Undoubtedly, nature has always attracted the attention of scientists and philosophers as the loci of the genesis and growth of natural existents and its current. Scientists working in the field of empirical sciences mainly seek the knowledge of natural existents and law More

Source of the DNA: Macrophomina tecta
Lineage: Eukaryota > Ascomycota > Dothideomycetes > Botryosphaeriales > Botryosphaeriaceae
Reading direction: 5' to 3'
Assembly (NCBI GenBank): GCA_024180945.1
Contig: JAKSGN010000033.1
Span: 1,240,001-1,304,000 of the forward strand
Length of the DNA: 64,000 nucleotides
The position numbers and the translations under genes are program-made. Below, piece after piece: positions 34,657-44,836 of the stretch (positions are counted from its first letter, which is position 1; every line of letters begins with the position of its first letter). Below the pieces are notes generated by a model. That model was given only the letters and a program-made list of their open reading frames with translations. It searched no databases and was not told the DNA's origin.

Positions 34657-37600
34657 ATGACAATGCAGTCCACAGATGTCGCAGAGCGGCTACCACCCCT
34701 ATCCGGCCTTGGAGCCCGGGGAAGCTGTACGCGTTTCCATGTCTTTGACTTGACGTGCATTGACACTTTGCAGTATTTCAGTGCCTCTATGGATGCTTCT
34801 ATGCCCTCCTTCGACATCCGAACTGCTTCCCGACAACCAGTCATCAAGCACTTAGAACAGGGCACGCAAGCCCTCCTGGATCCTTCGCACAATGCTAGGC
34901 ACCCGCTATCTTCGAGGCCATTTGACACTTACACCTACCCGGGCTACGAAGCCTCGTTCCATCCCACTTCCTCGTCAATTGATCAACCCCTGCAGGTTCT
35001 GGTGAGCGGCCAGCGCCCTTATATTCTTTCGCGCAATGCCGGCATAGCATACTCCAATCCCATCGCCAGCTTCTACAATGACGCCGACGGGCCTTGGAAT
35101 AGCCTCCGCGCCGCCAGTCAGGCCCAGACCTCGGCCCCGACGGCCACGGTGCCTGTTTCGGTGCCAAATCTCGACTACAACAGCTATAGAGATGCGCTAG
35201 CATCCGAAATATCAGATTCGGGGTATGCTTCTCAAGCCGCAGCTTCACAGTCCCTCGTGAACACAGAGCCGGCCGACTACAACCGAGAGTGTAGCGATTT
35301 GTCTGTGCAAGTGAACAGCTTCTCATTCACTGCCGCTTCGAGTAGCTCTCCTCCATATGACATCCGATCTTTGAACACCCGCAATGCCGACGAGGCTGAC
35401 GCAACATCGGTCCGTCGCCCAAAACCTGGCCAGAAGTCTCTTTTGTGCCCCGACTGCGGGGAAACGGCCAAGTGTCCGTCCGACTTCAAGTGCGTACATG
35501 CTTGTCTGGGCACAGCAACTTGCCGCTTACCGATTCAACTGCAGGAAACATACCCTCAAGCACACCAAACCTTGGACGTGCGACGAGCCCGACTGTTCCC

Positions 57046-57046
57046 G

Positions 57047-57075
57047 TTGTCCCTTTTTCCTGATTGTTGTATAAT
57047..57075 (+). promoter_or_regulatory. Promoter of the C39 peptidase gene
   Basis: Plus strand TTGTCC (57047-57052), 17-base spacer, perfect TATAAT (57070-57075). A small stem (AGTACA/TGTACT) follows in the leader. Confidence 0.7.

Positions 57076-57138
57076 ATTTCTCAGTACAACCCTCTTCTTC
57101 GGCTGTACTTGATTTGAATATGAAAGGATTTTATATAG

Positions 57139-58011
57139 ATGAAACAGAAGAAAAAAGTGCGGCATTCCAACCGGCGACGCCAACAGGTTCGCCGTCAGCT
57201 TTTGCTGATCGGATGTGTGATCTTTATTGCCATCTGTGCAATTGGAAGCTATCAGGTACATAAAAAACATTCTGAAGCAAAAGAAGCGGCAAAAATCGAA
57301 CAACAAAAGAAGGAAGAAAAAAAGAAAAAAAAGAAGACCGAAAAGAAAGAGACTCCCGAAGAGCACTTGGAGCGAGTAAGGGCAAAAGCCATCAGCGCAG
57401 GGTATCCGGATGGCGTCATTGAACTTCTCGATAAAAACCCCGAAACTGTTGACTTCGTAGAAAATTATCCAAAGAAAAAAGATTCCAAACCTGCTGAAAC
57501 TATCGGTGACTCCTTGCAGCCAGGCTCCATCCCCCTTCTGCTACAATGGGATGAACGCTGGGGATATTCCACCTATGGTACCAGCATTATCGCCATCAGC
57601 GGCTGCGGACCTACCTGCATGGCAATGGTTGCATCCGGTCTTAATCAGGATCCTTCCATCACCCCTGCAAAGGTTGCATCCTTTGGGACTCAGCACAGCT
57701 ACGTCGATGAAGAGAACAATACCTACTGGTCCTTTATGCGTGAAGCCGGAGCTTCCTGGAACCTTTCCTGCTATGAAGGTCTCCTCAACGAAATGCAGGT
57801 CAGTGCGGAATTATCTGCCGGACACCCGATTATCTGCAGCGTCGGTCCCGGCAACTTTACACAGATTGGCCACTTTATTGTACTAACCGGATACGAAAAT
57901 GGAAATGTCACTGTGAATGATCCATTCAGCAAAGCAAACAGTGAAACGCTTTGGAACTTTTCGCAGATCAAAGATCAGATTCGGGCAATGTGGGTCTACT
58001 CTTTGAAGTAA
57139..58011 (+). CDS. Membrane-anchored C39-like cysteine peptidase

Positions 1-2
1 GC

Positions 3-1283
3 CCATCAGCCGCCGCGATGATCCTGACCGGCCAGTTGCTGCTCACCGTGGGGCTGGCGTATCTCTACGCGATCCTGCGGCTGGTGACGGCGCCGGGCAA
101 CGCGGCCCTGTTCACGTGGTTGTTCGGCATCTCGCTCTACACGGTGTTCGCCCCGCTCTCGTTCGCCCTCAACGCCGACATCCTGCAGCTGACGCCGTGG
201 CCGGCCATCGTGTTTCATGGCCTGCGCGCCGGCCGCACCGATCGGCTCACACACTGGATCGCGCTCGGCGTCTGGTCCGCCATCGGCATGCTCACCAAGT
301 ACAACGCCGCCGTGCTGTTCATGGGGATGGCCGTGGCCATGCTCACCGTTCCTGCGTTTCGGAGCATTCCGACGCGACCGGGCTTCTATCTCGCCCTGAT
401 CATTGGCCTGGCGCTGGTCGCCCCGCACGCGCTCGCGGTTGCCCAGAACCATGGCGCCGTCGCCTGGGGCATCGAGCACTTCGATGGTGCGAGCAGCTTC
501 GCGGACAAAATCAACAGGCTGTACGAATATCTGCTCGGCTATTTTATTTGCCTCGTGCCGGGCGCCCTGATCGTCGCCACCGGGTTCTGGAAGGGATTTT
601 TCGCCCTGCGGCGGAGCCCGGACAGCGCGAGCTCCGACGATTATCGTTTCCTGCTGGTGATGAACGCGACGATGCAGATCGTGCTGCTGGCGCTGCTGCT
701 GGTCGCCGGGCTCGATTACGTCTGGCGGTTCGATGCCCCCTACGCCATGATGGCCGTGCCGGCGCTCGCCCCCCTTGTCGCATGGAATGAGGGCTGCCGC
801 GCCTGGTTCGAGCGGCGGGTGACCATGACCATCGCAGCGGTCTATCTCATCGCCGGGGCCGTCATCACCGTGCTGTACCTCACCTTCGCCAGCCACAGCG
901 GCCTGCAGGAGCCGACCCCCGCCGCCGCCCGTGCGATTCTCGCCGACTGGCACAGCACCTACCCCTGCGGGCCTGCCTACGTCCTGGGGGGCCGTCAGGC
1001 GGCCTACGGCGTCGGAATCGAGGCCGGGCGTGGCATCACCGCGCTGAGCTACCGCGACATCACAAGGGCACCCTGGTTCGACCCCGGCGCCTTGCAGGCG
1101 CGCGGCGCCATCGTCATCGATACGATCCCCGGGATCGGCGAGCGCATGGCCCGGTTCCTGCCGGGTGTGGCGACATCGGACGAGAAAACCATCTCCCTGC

Undoubtedly, nature has always attracted the attention of scientists and philosophers as the loci of the genesis and growth of natural existents and its current. Scientists working in the field of empirical sciences mainly seek the knowledge of natural existents and laws of nature, while philosophers basically deal with the knowledge of nature itself and its structure and try to provide an answer to the questions of what the meaning of nature is, what its structure is, what relationship exists between existents and nature, whether nature is the primary source of the appearance of existents in the world, and whether nature, as matter and form, is a cradle for the appearance of various forms of existents. Greek philosophers and, later, Muslim philosophers have provided various responses to these questions. In ancient Greek philosophy, physis or nature means growth, living, and life. This meaning, which had provided the basis for pre-Socratic philosophy, changed into the “content of the world” and “maker of things” in Stoic philosophy. Plato also defined physis as the origin of the appearance of all things. He used the words technē (art) and archē (origin) to explain the emergence of the world and considered the creation of the world as an artistic innovation. Aristotle, who viewed the world synonymous with the whole nature, believed that nature is the source of motion and change in things; however, Muslim thinkers have provided various ideas about nature. Ikhwān al-Ṣafā maintained that nature is the fifth level of the levels of being and the “active” aspect of the world, with matter as its passive aspect. Ibn Sīnā considered nature and the interactions therein as God’s act and believed that nature is the cause of the appearance of corporeal substance by synthesizing matter and form. Unlike the Peripatetics, who believed that archetypes are the same as the nature of things, Suhrawardī rejected archetypes and replaced them with luminary nature. Finally, Mullā Ṣadrā viewed the world of nature identical with renewal and change and maintained that the nature of substance enjoys permanent motion and flow.